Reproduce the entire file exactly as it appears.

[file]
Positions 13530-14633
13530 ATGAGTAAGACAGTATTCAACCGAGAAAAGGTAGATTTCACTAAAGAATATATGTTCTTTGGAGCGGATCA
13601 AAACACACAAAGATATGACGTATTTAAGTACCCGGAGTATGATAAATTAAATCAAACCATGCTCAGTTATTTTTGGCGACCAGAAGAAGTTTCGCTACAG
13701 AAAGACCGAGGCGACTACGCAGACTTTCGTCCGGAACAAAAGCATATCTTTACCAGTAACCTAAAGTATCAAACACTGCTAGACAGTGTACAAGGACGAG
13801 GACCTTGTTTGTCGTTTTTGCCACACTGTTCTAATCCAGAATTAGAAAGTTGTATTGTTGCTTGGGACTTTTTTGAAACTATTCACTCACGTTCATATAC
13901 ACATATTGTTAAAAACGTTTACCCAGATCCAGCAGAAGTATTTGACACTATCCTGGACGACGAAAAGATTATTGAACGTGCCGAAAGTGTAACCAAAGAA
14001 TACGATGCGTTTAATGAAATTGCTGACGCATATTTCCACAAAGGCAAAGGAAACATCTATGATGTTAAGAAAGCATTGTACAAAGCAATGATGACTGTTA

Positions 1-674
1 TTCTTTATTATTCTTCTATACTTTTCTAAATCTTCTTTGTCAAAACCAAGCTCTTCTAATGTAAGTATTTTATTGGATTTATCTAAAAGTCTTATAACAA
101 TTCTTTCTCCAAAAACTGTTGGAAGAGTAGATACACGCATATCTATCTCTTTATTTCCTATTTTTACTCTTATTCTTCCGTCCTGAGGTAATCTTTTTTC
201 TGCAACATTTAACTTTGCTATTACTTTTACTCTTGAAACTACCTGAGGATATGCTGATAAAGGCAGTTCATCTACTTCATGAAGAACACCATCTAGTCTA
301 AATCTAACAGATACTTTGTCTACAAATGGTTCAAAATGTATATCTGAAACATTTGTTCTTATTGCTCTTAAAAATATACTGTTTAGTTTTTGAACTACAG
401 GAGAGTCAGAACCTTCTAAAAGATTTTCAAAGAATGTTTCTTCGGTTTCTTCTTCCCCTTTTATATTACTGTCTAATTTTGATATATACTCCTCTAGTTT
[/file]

Positions 13530-14633
13530 ATGAGTAAGACAGTATTCAACCGAGAAAAGGTAGATTTCACTAAAGAATATATGTTCTTTGGAGCGGATCA
13601 AAACACACAAAGATATGACGTATTTAAGTACCCGGAGTATGATAAATTAAATCAAACCATGCTCAGTTATTTTTGGCGACCAGAAGAAGTTTCGCTACAG
13701 AAAGACCGAGGCGACTACGCAGACTTTCGTCCGGAACAAAAGCATATCTTTACCAGTAACCTAAAGTATCAAACACTGCTAGACAGTGTACAAGGACGAG
13801 GACCTTGTTTGTCGTTTTTGCCACACTGTTCTAATCCAGAATTAGAAAGTTGTATTGTTGCTTGGGACTTTTTTGAAACTATTCACTCACGTTCATATAC
13901 ACATATTGTTAAAAACGTTTACCCAGATCCAGCAGAAGTATTTGACACTATCCTGGACGACGAAAAGATTATTGAACGTGCCGAAAGTGTAACCAAAGAA
14001 TACGATGCGTTTAATGAAATTGCTGACGCATATTTCCACAAAGGCAAAGGAAACATCTATGATGTTAAGAAAGCATTGTACAAAGCAATGATGACTGTTA

Positions 1-674
1 TTCTTTATTATTCTTCTATACTTTTCTAAATCTTCTTTGTCAAAACCAAGCTCTTCTAATGTAAGTATTTTATTGGATTTATCTAAAAGTCTTATAACAA
101 TTCTTTCTCCAAAAACTGTTGGAAGAGTAGATACACGCATATCTATCTCTTTATTTCCTATTTTTACTCTTATTCTTCCGTCCTGAGGTAATCTTTTTTC
201 TGCAACATTTAACTTTGCTATTACTTTTACTCTTGAAACTACCTGAGGATATGCTGATAAAGGCAGTTCATCTACTTCATGAAGAACACCATCTAGTCTA
301 AATCTAACAGATACTTTGTCTACAAATGGTTCAAAATGTATATCTGAAACATTTGTTCTTATTGCTCTTAAAAATATACTGTTTAGTTTTTGAACTACAG
401 GAGAGTCAGAACCTTCTAAAAGATTTTCAAAGAATGTTTCTTCGGTTTCTTCTTCCCCTTTTATATTACTGTCTAATTTTGATATATACTCCTCTAGTTT